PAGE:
On May 22, 2015, Riot Games, Inc., creator of League of Legends, announced changes to the League of Legends Championship Series rules. One of the notable changes is the addition of Rule 11.3, the “Best Interests of the LCS” rule. This rule states:
"LCS officials at all times may act with the necessary authority to preserve the best interests of the LCS. This power is not constrained by the lack of any specific language in [these rules]. LCS officials may use any form of punitive actions at their disposal against any entity whose conduct is not within the confines of the best interests of the LCS." (Emphasis added)
These rules are known as “bests interests of the game” clauses, and some derivation of this clause exists in most, if not all, professional sports. This clause is an important addition for Riot, as it grants Riot the authority to act in response to matters which are not explicitly covered by the rules. It also brings Riot’s rules a bit closer to those which exist for professional sports.
Professional sports leagues have used these clauses to punish activity of both players and teams that do not neatly fit into the predefined rules and provisions established through the collective bargaining process. A recent example of such a clause being invoked was Alex Rodriguez’s suspension from Major League Baseball for 211 games (which was later reduced to 162 games) for his use of performance enhancing drugs and attempting to obstruct and frustrate Major League Baseball’s (“MLB”) investigation into his conduct. MLB specifically noted that Rodriguez’s punishment was based upon his violation of the prohibition against using banned substances and the “best interests of the game” clause.
On one hand, the vague nature of a “best interest of the game” clause is necessary because it is impossible to foresee all potentially harmful events and subsequently create a rule barring such activity. However, the broad language of the clause creates the opportunity for abuse, to which there is little recourse, unlike in professional sports. In professional sports, a decision to punish a player by the sport’s commissioner can be challenged in arbitration because the commissioner’s authority is granted by the collective bargaining agreement between the league and the players’ union. However, as the LCS Rules are not collectively bargained, Riot has the ability to create and enforce rules as it sees fit, with legal impunity.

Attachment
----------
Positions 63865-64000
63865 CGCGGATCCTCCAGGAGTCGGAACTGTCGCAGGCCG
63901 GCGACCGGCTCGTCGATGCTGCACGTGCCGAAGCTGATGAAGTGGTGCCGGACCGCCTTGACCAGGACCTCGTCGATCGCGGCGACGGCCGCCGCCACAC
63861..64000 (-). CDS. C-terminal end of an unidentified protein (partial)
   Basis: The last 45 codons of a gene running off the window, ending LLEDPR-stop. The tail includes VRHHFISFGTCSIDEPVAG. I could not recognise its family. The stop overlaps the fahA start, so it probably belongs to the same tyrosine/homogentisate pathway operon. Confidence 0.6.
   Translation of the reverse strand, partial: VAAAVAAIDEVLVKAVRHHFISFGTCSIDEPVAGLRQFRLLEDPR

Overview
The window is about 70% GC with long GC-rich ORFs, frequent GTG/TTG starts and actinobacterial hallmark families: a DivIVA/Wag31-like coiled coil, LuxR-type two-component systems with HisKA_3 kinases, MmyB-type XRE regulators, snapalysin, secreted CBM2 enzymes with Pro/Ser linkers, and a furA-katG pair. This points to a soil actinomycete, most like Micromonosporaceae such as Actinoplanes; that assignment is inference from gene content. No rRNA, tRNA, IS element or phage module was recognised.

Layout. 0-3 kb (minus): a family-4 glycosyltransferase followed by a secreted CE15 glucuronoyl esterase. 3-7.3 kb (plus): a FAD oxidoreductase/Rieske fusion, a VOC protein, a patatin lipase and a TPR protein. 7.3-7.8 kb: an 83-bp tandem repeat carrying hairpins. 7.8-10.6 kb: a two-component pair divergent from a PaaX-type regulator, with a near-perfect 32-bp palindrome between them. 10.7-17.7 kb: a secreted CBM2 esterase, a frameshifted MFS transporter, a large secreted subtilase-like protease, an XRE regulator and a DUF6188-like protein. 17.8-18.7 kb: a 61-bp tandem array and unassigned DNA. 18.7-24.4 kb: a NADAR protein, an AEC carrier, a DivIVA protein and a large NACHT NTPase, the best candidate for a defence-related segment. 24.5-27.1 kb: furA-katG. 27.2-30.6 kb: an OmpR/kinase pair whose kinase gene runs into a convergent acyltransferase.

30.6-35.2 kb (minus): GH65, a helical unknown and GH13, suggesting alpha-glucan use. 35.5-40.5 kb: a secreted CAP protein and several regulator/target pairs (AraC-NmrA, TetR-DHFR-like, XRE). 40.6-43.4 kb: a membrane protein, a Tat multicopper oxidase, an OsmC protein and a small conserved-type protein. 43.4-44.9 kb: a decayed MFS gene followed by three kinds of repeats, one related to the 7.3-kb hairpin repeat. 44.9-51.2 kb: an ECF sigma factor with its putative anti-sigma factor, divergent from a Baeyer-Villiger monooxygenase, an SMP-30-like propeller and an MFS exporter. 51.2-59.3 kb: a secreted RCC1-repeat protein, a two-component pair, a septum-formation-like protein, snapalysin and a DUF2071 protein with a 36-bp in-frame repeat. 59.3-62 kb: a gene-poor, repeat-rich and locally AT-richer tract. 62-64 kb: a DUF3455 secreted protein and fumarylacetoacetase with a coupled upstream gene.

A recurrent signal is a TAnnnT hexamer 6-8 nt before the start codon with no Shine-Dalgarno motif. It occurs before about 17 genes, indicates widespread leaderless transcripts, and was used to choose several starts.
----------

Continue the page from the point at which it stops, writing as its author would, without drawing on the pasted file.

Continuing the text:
What is even more troubling is the fact that Riot explicitly denies appeals for its discipline. Rule 11.1 explicitly states “All decisions regarding the interpretation of the rules…and penalties for misconduct, lie solely with the LCS, the decisions of which are final” and “LCS decisions with respect to these Rules cannot be appealed.” Effectively, the new “best interests of the LCS” rule authorizes Riot a broad disciplinary power to which there is no recourse at law or even an appeal.
At the very least, an appeals process should be implemented to curb some of Riot’s unyielding disciplinary power and grant a modicum of rights to the players. However, as the LCS is not collectively bargained, such a decision would have to come from Riot themselves, which would be unlikely. Given the finality of Riot’s disciplinary system, it will be interesting to see how Riot utilizes this rule in the future.
(This article also appeared on Gods of Mayhem)
Quiles Law is an esports and sports law firm based in New York City.
1177 Avenue of the Americas
New York, NY 10036
(P) (917) 477-7942
(F) (917) 791-9782
Attorney Advertising. The information presented in this site should not be construed to be formal legal advice nor is it intended to form any attorney/client relationship. Our attorneys, collectively, are licensed to practice law in the States of New York, New Jersey, and Pennsylvania. Copyright Roger R. Quiles, Esq., 2019. All rights reserved.